Each M-block contains a flywheel that rotates at 20,000 rpm, and permanent magnets on each edge and surface. In this way, they can jump, crawl and spin with spin pulses and then magnetically attach to other M-blocks. Despite their apparent simplicity, they can band together into structures and complete tasks.
“Other robot systems have much more complicated motion mechanisms that require many steps, but our system is more scalable and less expensive,” said lead author John Romanishin. “What’s special about our approach is that it’s cost-effective, robust and potentially scalable to one million modules.”
As before, each module can move in up to 24 different directions. Without protruding limbs, collisions and obstacles can be avoided. What’s new is that they can now communicate with each other via barcodes, which is more reliable than infrared light or radio waves, especially when there are many blocks in the same place.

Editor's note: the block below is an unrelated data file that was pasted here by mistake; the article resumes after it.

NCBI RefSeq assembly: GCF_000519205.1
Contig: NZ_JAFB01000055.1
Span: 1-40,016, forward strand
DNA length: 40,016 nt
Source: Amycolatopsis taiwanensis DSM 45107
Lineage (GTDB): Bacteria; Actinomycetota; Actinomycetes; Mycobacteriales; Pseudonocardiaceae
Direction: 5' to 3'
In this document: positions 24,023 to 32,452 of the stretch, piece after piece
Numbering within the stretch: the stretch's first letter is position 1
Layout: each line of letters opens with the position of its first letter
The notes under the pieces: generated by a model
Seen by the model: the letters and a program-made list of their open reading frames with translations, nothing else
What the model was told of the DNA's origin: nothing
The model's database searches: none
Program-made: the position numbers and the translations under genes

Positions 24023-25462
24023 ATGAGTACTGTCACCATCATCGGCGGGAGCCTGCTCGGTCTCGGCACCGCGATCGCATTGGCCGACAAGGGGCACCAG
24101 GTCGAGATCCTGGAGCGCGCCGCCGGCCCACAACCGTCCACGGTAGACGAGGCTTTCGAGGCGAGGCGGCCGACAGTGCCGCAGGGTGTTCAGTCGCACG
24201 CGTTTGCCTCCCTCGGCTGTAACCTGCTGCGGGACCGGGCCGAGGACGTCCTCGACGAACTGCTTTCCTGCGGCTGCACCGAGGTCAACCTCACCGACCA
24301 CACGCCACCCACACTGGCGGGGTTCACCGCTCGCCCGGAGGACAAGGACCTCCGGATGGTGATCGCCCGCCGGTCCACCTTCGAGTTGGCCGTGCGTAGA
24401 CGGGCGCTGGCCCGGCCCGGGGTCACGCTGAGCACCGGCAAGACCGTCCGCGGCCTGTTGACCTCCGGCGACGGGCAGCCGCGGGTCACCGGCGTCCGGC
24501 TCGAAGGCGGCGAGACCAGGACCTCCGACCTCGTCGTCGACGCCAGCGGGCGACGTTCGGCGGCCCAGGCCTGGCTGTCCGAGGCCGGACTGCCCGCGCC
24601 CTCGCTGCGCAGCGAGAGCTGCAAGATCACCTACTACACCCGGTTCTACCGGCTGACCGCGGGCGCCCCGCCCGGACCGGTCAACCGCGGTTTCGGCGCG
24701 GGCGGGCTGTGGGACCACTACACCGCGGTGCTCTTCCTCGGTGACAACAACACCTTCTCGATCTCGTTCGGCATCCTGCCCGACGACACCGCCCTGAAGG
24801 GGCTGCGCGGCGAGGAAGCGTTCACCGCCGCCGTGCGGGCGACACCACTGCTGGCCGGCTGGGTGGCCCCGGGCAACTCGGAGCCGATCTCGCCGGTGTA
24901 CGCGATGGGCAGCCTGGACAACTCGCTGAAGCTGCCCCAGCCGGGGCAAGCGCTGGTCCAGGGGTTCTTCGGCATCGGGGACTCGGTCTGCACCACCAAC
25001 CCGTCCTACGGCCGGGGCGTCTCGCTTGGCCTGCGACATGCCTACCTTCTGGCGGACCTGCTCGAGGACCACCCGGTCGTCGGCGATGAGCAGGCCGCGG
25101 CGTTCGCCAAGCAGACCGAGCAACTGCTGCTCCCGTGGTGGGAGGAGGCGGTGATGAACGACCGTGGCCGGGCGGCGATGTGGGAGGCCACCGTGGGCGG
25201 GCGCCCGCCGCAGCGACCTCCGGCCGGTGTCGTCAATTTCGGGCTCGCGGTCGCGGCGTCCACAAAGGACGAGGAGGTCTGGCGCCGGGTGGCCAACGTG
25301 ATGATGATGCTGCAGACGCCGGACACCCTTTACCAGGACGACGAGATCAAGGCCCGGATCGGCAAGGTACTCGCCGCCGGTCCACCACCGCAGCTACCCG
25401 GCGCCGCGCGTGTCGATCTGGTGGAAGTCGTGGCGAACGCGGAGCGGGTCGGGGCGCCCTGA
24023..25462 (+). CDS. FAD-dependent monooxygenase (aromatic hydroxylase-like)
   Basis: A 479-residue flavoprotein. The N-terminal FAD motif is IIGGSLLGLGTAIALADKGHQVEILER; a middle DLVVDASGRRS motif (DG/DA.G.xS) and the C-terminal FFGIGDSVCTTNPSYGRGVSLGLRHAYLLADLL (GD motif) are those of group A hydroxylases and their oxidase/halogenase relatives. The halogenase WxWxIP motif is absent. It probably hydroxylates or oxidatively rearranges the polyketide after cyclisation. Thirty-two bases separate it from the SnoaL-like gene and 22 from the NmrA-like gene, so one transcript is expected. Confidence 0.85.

In an experiment, the researchers wanted to find out if the robots could transform themselves from a random structure into a straight line. To do this, they first had to discover how they were connected, and then decide how to move to get on the line. In the end, almost all (90 percent) were able to do so.
Currently, the 16 blocks can only perform simple tasks, such as: B. Follow lights, make a line or follow arrows. The next step is to increase the number of blocks in order to obtain larger swarms that can assemble into more complex structures with improved capabilities. We’ve seen this movie before, but the team believes the robots are better at saving lives than ending them.